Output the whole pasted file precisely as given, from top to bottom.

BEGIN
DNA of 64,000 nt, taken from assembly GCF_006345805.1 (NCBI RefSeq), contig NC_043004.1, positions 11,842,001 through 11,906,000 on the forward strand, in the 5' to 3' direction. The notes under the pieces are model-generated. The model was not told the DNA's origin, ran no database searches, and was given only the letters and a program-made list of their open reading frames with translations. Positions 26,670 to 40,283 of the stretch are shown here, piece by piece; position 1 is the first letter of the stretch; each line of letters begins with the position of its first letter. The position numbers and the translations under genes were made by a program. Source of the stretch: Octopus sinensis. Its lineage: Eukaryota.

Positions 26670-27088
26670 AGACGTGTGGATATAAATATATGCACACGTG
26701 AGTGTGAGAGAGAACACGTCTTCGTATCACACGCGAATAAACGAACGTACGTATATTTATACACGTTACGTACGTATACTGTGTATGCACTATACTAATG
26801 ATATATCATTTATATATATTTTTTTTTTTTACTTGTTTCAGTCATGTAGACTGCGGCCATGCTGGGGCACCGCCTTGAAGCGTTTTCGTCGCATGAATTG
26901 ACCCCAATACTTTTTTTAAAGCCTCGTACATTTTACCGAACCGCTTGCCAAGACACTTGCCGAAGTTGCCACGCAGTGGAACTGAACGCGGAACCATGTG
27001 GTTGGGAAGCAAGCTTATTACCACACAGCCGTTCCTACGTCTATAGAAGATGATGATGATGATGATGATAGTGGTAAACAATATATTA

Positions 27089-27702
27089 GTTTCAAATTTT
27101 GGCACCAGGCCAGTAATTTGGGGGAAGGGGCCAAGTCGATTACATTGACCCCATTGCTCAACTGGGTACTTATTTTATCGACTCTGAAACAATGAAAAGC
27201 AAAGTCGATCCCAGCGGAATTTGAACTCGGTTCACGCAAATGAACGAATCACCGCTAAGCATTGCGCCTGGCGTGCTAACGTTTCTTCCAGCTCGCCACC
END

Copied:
DNA of 64,000 nt, taken from assembly GCF_006345805.1 (NCBI RefSeq), contig NC_043004.1, positions 11,842,001 through 11,906,000 on the forward strand, in the 5' to 3' direction. The notes under the pieces are model-generated. The model was not told the DNA's origin, ran no database searches, and was given only the letters and a program-made list of their open reading frames with translations. Positions 26,670 to 40,283 of the stretch are shown here, piece by piece; position 1 is the first letter of the stretch; each line of letters begins with the position of its first letter. The position numbers and the translations under genes were made by a program. Source of the stretch: Octopus sinensis. Its lineage: Eukaryota.

Positions 26670-27088
26670 AGACGTGTGGATATAAATATATGCACACGTG
26701 AGTGTGAGAGAGAACACGTCTTCGTATCACACGCGAATAAACGAACGTACGTATATTTATACACGTTACGTACGTATACTGTGTATGCACTATACTAATG
26801 ATATATCATTTATATATATTTTTTTTTTTTACTTGTTTCAGTCATGTAGACTGCGGCCATGCTGGGGCACCGCCTTGAAGCGTTTTCGTCGCATGAATTG
26901 ACCCCAATACTTTTTTTAAAGCCTCGTACATTTTACCGAACCGCTTGCCAAGACACTTGCCGAAGTTGCCACGCAGTGGAACTGAACGCGGAACCATGTG
27001 GTTGGGAAGCAAGCTTATTACCACACAGCCGTTCCTACGTCTATAGAAGATGATGATGATGATGATGATAGTGGTAAACAATATATTA

Positions 27089-27702
27089 GTTTCAAATTTT
27101 GGCACCAGGCCAGTAATTTGGGGGAAGGGGCCAAGTCGATTACATTGACCCCATTGCTCAACTGGGTACTTATTTTATCGACTCTGAAACAATGAAAAGC
27201 AAAGTCGATCCCAGCGGAATTTGAACTCGGTTCACGCAAATGAACGAATCACCGCTAAGCATTGCGCCTGGCGTGCTAACGTTTCTTCCAGCTCGCCACC